The leading advocate of the scheme is the Union of Towns and Villages of the ParsÍta Basin whose arguments I mentioned before. The scheme was also approved by the Voivodship Commission for Nature Conservation in Koszalin and the Regional Board for Water Management in Szczecin. The Voivod of Koszalin has asked the fund PHARE for financial support. The Employment Office hopes that the scheme will reduce the unemployment in the region. Also, there are many institutions that would make a profit on the project: on transport of soil and wood, on organising infrastructure for tourism, etc. The local community counts on finding at least temporary jobs, which is an important argument since many of them are ex-employees of the State farms who have lost the right to claim benefit.
The scheme of the ParsÍta management is in a way unique: namely many state institutions oppose the plan.
The Board of the State Forests in Szczecinek is afraid of losing several hundreds hectares of woods and of flooding large areas, which would force the foresters to fell even more forest. Professor Bartel from the Inland Fishing Institute points at the impact of river damming on fish of the salmon family. Damming up water by 2-3 m only in one place can stop all bulltrout going up the river to breed. The suggested fish passes will not solve the problem entirely and, moreover, they make ideal places for poaching. Also, turbines of the power plants kill a lot of fish. Carrying out the project would mean thwarting all the efforts of fishermen to restock the ParsÍta with salmon. This would lead, in turn, to decrease the salmon catch in the Baltic.
The State Council for Nature Conservation issued a negative assessment of the project. The opinion is also shared by the Director of the Ministerial Nature Conservation Department, Mr Wrůbel, PhD. The stand of the Polish Angling Union is not clear but many of its members point at dangers to the fish population.
In June 1995 a meeting was held of the voivodship authorities, the Union of the Towns and Villages of the ParsÍta Basin and the parliamentary Commission for Nature Conservation. The ParsÍta Lovers Association initiated a discussion during which the MP's spoke against the scheme.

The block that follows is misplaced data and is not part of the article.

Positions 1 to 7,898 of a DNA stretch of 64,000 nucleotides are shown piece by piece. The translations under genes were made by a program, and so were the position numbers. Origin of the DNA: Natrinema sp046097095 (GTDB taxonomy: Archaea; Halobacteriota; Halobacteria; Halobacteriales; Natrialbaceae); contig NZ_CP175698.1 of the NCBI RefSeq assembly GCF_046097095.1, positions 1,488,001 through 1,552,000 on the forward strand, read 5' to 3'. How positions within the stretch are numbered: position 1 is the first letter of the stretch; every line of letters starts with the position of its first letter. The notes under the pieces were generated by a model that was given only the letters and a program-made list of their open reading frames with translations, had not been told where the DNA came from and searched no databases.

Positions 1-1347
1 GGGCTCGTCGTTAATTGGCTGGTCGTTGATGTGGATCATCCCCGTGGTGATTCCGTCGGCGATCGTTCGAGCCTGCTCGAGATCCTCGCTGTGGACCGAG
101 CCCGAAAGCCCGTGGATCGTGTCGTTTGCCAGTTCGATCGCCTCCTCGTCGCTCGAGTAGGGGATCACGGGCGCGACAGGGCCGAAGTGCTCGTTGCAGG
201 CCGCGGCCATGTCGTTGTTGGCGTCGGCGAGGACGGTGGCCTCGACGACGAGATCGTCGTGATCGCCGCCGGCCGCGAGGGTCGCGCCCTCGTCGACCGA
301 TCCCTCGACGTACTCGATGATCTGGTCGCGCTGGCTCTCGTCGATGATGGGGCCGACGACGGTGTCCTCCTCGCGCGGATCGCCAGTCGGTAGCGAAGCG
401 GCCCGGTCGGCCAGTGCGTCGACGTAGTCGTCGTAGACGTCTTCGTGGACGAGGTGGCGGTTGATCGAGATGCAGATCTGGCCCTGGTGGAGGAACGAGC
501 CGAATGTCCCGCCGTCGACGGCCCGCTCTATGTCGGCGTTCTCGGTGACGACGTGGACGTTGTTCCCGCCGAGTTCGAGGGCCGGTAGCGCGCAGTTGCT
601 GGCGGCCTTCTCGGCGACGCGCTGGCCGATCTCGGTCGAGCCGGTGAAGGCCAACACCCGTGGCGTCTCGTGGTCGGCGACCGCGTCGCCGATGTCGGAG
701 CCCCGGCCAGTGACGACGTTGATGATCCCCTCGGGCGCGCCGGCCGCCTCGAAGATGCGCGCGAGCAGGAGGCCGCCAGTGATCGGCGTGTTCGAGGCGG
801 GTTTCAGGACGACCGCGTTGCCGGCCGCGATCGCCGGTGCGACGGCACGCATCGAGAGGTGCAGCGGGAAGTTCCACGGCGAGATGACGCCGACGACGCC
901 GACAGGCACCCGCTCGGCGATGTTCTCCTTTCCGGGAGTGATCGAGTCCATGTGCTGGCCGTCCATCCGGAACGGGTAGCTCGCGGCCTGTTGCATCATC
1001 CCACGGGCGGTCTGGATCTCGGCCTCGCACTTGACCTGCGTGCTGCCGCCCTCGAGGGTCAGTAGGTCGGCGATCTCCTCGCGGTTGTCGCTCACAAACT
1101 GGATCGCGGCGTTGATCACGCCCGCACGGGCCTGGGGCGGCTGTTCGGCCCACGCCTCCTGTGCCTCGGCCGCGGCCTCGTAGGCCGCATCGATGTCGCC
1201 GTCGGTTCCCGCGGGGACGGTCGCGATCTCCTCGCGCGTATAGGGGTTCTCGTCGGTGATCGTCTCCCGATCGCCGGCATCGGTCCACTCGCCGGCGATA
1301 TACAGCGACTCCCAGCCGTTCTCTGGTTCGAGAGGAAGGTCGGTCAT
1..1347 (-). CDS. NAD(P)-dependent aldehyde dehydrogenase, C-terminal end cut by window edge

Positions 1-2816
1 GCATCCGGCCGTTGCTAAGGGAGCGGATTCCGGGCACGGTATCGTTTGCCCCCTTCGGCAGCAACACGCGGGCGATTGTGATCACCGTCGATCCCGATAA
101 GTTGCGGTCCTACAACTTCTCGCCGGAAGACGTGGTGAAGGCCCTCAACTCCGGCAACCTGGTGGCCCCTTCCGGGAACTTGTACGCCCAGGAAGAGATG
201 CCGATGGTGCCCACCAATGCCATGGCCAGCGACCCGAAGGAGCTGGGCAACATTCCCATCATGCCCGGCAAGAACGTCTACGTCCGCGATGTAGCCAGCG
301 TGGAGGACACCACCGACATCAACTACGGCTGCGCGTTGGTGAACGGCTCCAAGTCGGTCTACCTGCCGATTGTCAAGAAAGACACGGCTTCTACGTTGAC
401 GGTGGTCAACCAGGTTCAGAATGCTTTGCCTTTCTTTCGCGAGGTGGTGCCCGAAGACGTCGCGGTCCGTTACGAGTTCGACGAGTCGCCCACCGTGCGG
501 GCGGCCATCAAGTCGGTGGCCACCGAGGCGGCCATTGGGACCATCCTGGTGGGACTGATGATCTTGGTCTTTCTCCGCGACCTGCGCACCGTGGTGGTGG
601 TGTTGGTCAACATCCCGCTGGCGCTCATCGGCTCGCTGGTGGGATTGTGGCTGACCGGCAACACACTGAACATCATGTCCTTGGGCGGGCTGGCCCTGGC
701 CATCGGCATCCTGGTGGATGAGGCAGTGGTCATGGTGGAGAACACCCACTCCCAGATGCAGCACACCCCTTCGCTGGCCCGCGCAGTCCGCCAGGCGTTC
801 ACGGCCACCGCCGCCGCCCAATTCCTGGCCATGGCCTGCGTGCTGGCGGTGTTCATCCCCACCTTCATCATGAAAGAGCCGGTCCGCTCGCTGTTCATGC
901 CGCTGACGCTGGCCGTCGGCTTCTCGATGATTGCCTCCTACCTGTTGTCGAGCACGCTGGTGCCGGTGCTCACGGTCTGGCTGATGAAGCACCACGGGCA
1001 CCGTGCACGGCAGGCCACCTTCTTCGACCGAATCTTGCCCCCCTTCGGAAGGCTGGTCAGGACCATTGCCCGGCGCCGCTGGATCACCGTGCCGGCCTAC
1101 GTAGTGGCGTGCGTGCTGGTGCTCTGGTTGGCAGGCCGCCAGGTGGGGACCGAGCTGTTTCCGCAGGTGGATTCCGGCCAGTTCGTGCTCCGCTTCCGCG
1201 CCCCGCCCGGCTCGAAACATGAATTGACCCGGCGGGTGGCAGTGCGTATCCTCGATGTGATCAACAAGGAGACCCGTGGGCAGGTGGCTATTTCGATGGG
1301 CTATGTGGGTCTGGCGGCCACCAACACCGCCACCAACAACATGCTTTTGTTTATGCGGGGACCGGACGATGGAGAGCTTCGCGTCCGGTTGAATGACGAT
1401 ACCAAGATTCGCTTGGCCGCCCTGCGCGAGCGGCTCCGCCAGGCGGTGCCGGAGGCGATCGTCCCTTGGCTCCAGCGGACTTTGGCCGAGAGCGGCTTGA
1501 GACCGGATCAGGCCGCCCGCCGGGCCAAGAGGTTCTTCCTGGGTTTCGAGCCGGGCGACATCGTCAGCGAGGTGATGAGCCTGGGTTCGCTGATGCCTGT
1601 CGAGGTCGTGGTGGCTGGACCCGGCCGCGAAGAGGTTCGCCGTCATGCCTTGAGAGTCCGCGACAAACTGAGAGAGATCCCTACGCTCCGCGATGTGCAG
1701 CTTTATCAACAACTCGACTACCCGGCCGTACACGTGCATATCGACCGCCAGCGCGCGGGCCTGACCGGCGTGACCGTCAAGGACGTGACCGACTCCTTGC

In May 1995 the members of the ParsÍta Lovers Association together with the Polish Society for Protection of Birds decided to study the environment of the ParsÍta thoroughly. We organised walking inspections of the ParsÍta and Radwia as well as a 20 km long boat trip down the ParsÍta. Data concerning the breeding of kingfishers was confirmed (we saw as much as 15 of them) and similarly of mountain wagtail. On the banks of the Radwia many swallows nest and the riverside meadows and thickets echo with voices of nightingale, corncrake (in Western Europe they are extremely rare) and warbler. Wild thicket and woods are the habitat of green woodpecker that becomes increasingly rare in other parts of Poland.
But it was oaks that made the deepest impression on me. They are numerous in the area. Some of them deserve the name of natural monuments but nobody has ever measured them. In some places the terrain makes it impossible to reach the river. When you go by water time and again you need to duck under boughs and carry the canoes. You will remember such a trip all your life: it requires strong boats and backpacks that would float on the water in case of capsizing. You may also need to know how to swim in boots. Our galoshes were left on the bottom of the river - I hope we will be forgiven that.
I want to believe that the era of severe and inconsiderate violation of nature is becoming a thing of the past. The growing number of actions undertaken by environmentalists as well as many institutions, even these state ones, let me hope that the primeval character of the ParsÍta basin will be preserved.
I would like the ParsÍta to be a meeting place for people who can fully appreciate its natural beauty and the role it plays in the local ecosystem.
There is a watchword: "Let the river live" which relates to all the natural and virgin places on the Earth. When I think of ParsÍta its message becomes to me even clearer.
From the editor (of Dzikie Įycie - pr): The author's conclusion sounds relatively optimistic. Unfortunately, the recent information concerning the ParsÍta prevents us from sharing this optimism. Therefore we appeal to all of you, friends of the wild life: defend the ParsÍta! The excerpt from the plan of the enterprise that reached the editorial office was marked with a stamp THE ECO-DEVELOPMENT OF THE REGION. Its authors are not bothered by the fact that the scheme leading to destruction of many endangered species' habitats is contradictory to the ecological policy of the state. And to make the project sell better its advocates garnish it with the word "eco-development".
reprinted from Dzikie Įycie (Wild Life),
translated by Ma≥gorzata Maciejewska